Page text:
The Bay Leaf could easily be just another one of those dark, strenuously hip Deep Ellum joints fashioned out of aging warehouse brick and smoky oil paintings. On certain nights it even has live jazz, tucked up front by the door. During non-live-music times, though, Bay Leaf jazz is like sonic Velveeta, rich in that processed kind of schmaltz that makes the Heimlich maneuver such a welcome addition to dining choreography.
But that's about the only gag inducer you're likely to come across here. The Bay Leaf is a simple, cut-and-dried dining experience unobstructed by decorative or culinary static, which in most cases would equal boring at best.
Bay Leaf owner Ronnie Crayton says he's trying to create food that can be eaten every day at reasonable prices in an elegant atmosphere: typical corporate double-babble. So it's no surprise that he has a résumé with 12 years of corporate restaurant experience spanning Cracker Barrel, Darden Restaurants (Red Lobster, Olive Garden) and Mondo's Restaurant, Bakery & Bar. Yet The Bay Leaf doesn't come across as a dream with corporate retreads. Maybe that's because the restaurant is a clash of disparate constituents. In a Deep Ellum hole once known as Cajun Bob's and now filled with jazz, chef Paul Singhapong whittles a New American/fusion menu that includes steak and potatoes and burgers. All these elements are strapped together by an operator weaned on systems and ledger lines. If The Bay Leaf sounds like Maguire's south, that's because it is, albeit on a much smaller budget, and if Crayton is as smart as Mark Maguire, he'll be around for the long trek.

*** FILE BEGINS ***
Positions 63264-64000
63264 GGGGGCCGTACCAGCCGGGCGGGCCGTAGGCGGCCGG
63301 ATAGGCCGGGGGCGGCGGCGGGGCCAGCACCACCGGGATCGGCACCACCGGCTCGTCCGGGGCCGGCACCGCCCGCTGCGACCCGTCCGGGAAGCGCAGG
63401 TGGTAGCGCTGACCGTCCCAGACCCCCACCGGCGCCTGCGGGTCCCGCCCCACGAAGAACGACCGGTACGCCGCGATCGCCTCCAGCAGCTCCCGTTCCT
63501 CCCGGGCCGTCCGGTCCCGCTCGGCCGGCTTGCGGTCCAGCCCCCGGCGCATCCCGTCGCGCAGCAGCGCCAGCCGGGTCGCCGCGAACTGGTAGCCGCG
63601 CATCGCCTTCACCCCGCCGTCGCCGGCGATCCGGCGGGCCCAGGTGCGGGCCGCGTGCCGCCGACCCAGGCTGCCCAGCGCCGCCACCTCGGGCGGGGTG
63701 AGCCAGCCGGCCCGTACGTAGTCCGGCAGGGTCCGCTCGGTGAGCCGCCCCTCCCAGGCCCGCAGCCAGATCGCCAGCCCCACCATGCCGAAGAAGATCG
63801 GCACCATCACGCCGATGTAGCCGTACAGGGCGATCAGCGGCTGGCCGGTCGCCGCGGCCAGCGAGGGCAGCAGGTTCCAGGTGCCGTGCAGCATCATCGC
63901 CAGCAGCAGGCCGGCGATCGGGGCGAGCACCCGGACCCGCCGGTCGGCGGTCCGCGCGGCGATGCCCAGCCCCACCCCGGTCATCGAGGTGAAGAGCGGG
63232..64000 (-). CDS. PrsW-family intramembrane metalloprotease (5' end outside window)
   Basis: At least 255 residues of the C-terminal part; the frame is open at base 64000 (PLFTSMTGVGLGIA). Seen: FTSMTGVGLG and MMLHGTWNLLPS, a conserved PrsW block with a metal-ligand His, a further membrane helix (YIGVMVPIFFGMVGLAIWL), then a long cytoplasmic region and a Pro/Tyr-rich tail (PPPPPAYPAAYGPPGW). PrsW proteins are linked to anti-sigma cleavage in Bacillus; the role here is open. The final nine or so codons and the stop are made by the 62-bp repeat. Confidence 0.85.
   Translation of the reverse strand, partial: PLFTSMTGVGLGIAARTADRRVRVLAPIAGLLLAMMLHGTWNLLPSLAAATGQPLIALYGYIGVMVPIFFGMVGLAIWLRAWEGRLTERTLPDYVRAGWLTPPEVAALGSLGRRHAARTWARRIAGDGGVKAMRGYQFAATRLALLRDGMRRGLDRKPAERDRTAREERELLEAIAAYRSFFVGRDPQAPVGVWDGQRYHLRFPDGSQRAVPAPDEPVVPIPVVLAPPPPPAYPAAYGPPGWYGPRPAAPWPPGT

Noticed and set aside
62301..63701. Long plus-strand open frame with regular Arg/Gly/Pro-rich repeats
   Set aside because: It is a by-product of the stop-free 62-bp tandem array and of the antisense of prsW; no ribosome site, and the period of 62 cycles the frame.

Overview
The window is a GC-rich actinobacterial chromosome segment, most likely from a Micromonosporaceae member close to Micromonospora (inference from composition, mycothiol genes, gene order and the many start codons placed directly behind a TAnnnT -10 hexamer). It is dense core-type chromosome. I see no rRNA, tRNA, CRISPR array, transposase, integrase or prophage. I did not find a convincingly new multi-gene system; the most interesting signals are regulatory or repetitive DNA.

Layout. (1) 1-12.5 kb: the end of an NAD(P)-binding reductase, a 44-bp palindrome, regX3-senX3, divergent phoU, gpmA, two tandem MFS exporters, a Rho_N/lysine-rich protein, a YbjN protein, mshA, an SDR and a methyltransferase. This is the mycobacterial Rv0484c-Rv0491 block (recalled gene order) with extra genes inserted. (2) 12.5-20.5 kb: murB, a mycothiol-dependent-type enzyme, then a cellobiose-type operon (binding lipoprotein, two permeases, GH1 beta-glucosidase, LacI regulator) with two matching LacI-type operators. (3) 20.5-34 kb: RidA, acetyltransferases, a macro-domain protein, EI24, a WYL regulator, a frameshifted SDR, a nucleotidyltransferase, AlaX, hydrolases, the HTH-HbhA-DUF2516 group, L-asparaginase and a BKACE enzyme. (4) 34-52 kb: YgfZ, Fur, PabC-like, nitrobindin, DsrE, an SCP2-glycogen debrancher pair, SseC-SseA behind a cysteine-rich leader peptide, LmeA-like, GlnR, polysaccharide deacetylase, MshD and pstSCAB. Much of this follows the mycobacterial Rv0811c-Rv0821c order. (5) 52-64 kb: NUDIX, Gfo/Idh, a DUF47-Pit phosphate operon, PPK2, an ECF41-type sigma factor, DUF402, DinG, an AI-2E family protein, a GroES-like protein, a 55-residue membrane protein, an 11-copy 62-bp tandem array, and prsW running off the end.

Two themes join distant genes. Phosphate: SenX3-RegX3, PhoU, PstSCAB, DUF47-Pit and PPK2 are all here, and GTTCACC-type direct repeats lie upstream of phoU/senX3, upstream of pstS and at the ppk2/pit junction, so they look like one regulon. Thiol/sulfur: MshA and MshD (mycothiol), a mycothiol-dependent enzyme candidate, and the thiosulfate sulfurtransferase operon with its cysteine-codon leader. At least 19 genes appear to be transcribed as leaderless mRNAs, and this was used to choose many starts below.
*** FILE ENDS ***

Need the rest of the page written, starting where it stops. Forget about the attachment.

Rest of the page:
The Bay Leaf's primary dining space is actually a loft above the bar, overlooking the front of the restaurant, so there's a bird's-eye view of the front door and the parking meters beyond. In back of the loft slot is a private dining room cordoned off by sheer draperies. This elevation puts the ventilation and plumbing guts at eye level, so while waiting for your wine you can ponder the trendy interior-design staples that made Deep Ellum famous.